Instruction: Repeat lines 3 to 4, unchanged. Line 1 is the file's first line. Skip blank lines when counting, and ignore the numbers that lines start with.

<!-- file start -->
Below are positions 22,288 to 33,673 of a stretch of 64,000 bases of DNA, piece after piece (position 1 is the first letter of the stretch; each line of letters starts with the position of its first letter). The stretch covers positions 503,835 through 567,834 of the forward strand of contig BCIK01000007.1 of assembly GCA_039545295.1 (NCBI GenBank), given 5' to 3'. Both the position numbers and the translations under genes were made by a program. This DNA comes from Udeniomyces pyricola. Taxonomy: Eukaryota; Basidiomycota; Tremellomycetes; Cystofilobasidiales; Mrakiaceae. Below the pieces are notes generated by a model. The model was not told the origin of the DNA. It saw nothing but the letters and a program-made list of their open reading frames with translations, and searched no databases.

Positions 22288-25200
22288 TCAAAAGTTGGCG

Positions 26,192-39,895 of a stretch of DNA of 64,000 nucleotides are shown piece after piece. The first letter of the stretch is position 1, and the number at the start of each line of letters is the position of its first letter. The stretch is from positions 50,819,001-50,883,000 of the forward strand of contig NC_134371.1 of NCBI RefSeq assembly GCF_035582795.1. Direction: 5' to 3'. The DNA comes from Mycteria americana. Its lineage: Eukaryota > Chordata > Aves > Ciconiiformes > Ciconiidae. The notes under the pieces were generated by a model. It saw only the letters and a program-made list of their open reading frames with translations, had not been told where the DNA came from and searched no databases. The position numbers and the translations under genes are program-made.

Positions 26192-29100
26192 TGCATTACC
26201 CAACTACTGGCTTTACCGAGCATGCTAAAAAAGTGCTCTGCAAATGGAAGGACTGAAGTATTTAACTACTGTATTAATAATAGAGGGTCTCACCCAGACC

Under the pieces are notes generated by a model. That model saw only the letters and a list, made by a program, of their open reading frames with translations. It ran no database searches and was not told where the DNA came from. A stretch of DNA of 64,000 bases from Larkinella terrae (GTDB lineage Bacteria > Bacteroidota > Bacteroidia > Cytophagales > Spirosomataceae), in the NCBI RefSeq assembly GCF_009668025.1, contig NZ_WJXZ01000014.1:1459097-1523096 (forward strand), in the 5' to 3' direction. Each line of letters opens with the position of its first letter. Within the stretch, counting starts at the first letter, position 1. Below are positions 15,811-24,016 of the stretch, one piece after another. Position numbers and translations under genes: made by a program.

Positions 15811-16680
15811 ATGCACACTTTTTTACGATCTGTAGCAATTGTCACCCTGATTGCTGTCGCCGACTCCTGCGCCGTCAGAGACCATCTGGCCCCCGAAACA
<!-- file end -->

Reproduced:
22288 TCAAAAGTTGGCG

Positions 26,192-39,895 of a stretch of DNA of 64,000 nucleotides are shown piece after piece. The first letter of the stretch is position 1, and the number at the start of each line of letters is the position of its first letter. The stretch is from positions 50,819,001-50,883,000 of the forward strand of contig NC_134371.1 of NCBI RefSeq assembly GCF_035582795.1. Direction: 5' to 3'. The DNA comes from Mycteria americana. Its lineage: Eukaryota > Chordata > Aves > Ciconiiformes > Ciconiidae. The notes under the pieces were generated by a model. It saw only the letters and a program-made list of their open reading frames with translations, had not been told where the DNA came from and searched no databases. The position numbers and the translations under genes are program-made.